enemy surrounding it, to prevent it being withdrawn from the position where it was captured, and immediately afterward, by direction of Major-General Logan (General Smith being at the time on another part of the line), organized a body of his troops from his reserves not in position, and led them forward to the recapture of the battery and that part of our line situated near his own, then in possession of the enemy. The movement of the troops, under General Woods in this action was pronounced splendid by General Logan, who witnessed it. It was made suddenly and with the greatest vigor, and struck, the enemy's left immediately in flank. General Woods directed it in person. The battery and line were retaken and the enemy compelled to retire precipitately. Captain De Gress was present to retake possession, of the guns and turn them on the discomfited enemy which he did with the most terrible effect, as they were moving off the field in confusion. It was no surprising, since the line had been so much weakened by the withdrawal of Colonel Martin's brigade to re-enforce General Dodge, commanding Sixteenth Army Corps, that he should gain advantage over this part of the line. The action resulted so quickly that re-enforcements were not able to reach the point until after the two guns of Company A, First Illinois Light Artillery, had been removed from the line and taken to the rear by the enemy. Lieutenants Smyth and Raub, of the battery acted with the utmost gallantry, using their pieces until the enemy had quite gained their situation, when Lieutenant Raub was killed instantly and Lieutenant Smyth taken prisoners. It was afterward ascertained from prisoners that Lieutenant Smyth was killed before reaching the rear of the enemy's lines.* General Smith, who was present at the time on the center of the line where Battery A was posted soon caused the troops to rally at that point and almost immediately retook the position abandoned by us a few minutes before with only the loss of the two guns mentioned.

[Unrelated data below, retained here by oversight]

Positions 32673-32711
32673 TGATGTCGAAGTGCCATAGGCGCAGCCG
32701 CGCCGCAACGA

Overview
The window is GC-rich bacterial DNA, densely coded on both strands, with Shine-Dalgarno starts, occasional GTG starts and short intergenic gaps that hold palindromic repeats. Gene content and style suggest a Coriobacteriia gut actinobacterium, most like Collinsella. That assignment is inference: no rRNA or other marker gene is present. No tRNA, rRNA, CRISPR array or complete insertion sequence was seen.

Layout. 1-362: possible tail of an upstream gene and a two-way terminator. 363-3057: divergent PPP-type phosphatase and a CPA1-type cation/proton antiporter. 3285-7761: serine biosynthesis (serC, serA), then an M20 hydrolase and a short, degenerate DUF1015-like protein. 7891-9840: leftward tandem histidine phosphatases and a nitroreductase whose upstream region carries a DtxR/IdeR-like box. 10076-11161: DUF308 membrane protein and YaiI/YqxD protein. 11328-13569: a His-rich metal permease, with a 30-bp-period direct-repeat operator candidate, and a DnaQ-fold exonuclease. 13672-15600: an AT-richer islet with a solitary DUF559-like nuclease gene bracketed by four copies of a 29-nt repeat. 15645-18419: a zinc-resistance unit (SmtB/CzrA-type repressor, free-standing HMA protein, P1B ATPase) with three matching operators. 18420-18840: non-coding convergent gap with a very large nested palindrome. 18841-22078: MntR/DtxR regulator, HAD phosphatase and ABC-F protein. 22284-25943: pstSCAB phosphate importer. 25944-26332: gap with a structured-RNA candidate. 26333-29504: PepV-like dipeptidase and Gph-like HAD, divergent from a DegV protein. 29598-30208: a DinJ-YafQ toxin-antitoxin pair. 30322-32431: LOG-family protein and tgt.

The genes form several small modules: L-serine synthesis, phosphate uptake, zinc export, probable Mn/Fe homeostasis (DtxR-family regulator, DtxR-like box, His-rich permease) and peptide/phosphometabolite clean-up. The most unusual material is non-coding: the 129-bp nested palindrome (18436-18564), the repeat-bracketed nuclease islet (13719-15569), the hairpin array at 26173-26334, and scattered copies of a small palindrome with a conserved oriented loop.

The Fourth Division, General Harrow commanding, since about 1 o'clock had been hotly engaged with the enemy, who was pressing him at almost all points. As soon as the enemy was discovered in the rear of the Seventeenth Corps, he caused some of his artillery to be reversed and opened with a great deal of effect upon them, in some measure deterring their movement, and thus allowing the troops of the Seventeenth and Sixteenth Corps to be disposed to meet the approaching body of the enemy in the rear. General Harrow maintained all parts of his line, though at a severe loss. In the engagement with the Fourth Division the gallant and meritorious Colonel Lucien Greathouse, Forty-eighth Illinois Volunteers, nobly gave his life at the head of his gallant command, urging them to defend their position at every hazard. He was shot through the right breast, and almost immediately expired. Thus passed away a young, gallant, and fearless officer, a sacrifice upon the altar of perpetual Union. The dispositions of General Harrow during the engagement and the manner in which his troops were commanded, elicited the hearty commendation of Major-General Logan in my presence, as did likewise, the conduct of Generals Woods and Lightburn, commanding First and Second Divisions, respectively. The battle lasted with more or less fury until night-fall, when the corps rested in possession of all the positions held by the troops at any
*Lieutenant Smyth was mustered out of service March 20, 1865